Why You Should Treat Bilateral Hearing Loss with Two Hearing Aids

When you are considering the best treatment options for your hearing loss, it is important to understand how your hearing works and to best support its natural functioning. One question we often hear is whether using one hearing aid would offer similar benefits to a pair of hearing aids. While a single hearing aid can offer some sound enhancement, unfortunately, it cannot perform some of the more nuanced assistive functions that a pair of hearing aids can offer.

Bilateral Hearing Loss

Hearing loss can occur in different configurations between your two ears. Unilateral hearing loss means that significant hearing loss exists in only one ear, while bilateral hearing loss means that hearing loss is present in both ears. Even within bilateral hearing loss, the ability to hear may be different between your two ears, and comprehending speech may be easier when it is coming from a specific side of your head. This is why your hearing specialist tests the performance of each ear individually and will program your hearing aids to meet the specific hearing challenges of each ear. 

The Limits of Single Hearing Aids

Treating hearing loss is an investment in your health, and we understand that a single hearing aid may seem like an efficient solution to alleviating stress and communication issues stemming from hearing loss. However, it is important to understand the limits of treating bilateral hearing loss with a single hearing aid and why it is not recommended. 

Having two ears performs an important function in addition to simply receiving sound waves from vibrations in the air. Our brain uses the lag between when sound is picked up by each ear to triangulate the direction of the sound’s source. This is the subtle skill that allows you to easily follow who is talking in a conversation, or get out of the way when you hear danger approaching. This understanding of where sound is coming from plays a surprisingly significant role in how we prioritize sound within our hearing. Without it, we have trouble focusing on specific important sounds and following conversation.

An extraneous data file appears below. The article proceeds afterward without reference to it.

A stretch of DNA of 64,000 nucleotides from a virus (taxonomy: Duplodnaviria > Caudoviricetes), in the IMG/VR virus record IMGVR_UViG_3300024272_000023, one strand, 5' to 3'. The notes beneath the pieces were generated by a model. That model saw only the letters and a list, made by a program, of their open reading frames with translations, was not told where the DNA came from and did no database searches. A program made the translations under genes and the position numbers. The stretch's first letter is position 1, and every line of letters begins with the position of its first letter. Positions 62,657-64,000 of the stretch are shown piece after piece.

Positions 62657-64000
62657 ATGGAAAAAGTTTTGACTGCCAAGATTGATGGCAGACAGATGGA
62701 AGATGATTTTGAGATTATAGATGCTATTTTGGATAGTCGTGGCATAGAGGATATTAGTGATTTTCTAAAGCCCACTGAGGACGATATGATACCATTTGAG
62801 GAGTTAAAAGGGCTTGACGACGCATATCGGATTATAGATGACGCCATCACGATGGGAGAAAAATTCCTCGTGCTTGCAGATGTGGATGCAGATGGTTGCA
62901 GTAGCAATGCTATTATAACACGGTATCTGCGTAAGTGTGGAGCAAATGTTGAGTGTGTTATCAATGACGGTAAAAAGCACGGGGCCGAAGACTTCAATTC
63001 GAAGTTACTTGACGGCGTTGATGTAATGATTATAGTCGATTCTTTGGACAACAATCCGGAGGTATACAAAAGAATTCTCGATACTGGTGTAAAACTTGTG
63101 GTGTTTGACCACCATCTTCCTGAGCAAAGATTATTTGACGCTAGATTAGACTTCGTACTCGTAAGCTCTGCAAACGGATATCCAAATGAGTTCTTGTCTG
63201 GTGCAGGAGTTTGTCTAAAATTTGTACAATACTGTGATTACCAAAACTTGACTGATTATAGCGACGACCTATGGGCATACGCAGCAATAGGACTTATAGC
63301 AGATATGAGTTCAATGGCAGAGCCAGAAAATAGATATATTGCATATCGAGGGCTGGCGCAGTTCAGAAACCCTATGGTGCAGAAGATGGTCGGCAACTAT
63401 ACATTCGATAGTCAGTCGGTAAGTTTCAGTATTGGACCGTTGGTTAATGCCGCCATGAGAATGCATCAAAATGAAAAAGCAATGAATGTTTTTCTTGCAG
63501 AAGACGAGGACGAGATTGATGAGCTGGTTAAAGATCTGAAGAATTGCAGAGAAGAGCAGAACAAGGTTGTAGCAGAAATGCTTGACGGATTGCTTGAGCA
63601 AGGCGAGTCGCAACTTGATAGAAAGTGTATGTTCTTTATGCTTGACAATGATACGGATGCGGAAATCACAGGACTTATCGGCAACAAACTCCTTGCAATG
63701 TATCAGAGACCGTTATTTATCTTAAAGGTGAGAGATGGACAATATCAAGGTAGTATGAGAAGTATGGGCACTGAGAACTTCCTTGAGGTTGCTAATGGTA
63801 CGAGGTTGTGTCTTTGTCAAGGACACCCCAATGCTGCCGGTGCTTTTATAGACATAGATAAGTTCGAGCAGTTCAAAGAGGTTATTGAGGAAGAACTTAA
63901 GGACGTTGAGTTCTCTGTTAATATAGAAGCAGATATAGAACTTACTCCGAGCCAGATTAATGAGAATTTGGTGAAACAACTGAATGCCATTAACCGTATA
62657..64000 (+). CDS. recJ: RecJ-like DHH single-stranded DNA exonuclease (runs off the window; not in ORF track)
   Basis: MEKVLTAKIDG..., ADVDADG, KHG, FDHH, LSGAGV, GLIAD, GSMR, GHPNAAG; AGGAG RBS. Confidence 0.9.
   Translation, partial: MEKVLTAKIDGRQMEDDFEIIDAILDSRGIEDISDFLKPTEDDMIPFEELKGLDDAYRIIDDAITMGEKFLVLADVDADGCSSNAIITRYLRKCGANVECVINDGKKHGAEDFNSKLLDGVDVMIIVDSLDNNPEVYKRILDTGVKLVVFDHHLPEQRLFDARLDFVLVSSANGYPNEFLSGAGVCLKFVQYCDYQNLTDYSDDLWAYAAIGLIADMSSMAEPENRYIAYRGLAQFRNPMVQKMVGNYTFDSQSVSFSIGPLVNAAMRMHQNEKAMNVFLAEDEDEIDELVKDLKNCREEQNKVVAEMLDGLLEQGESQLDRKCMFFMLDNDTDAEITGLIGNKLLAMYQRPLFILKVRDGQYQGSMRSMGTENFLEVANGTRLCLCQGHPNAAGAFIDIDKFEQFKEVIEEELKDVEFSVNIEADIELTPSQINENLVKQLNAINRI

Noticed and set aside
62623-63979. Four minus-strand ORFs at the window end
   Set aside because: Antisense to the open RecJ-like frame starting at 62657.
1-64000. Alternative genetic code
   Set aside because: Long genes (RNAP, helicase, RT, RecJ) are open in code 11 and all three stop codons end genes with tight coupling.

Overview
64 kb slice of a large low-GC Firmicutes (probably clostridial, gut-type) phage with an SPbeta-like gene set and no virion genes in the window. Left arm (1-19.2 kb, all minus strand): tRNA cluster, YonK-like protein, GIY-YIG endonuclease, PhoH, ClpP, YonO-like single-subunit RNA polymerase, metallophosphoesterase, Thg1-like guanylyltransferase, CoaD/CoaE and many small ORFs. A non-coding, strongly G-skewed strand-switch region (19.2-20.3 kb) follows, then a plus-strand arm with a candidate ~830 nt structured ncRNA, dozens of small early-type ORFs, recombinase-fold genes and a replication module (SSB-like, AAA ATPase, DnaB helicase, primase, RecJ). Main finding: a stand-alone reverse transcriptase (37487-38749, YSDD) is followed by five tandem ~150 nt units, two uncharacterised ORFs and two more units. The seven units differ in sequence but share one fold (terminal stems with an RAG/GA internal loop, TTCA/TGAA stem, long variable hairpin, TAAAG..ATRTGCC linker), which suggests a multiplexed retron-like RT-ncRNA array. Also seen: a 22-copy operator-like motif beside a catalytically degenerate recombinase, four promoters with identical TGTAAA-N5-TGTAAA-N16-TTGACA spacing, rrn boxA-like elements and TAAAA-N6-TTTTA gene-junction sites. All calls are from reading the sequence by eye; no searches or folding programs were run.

In bilateral hearing loss, there is an impairment of the ability to detect both the presence of sound and its direction. While single hearing aids can enhance the range of sound detected in a single ear, it will not significantly improve your ability to determine the directionality of a sound, thus falling short of the feeling of how you “naturally” hear.

The Power of Two

When you have significant bilateral hearing loss, treating your hearing loss with a pair of hearing aids will likely be the most effective solution. Modern hearing aids contain compact and powerful digital sound processing that is not only capable of enhancing sound in nuanced and adaptable ways, it can also detect and convey the small sound lag between ears making it possible to regain a sense of sound directionality. 

Using a pair of hearing aids also creates a more balanced way of hearing sound. In bilateral hearing loss, hearing is compromised in both ears, and a pair of hearing aids can be used to accommodate the specific hearing loss of each ear. Using a single hearing aid, hearing becomes overly reliant on a single side of the head and does not assist in directional hearing or sound prioritization. 

A pair of hearing aids uses digitally calibrated sound enhancement to best replicate the experience of natural, undamaged hearing. While most hearing loss is permanent, a pair of hearing aids offers a path to better, fuller hearing. Hearing aid use can reduce the frustration, stress and health impacts of untreated hearing loss, with a pair of hearing aids offering significant performance benefits over relying on a single device. 

Treatment Is Key

Your hearing is important and when hearing loss goes unaddressed it can create consequences throughout our lives. Untreated hearing loss often gives rise to communication problems and quality of life deterioration. When hearing loss is not treated it can also result in health problems such as declining cognitive performance and falling accidents. 

The earlier you treat hearing loss, the easier it is to adapt to, and the less impact hearing loss will have on your overall well being. That said, treating hearing loss at any stage has important benefits. If you live with hearing loss, the time to address it is now.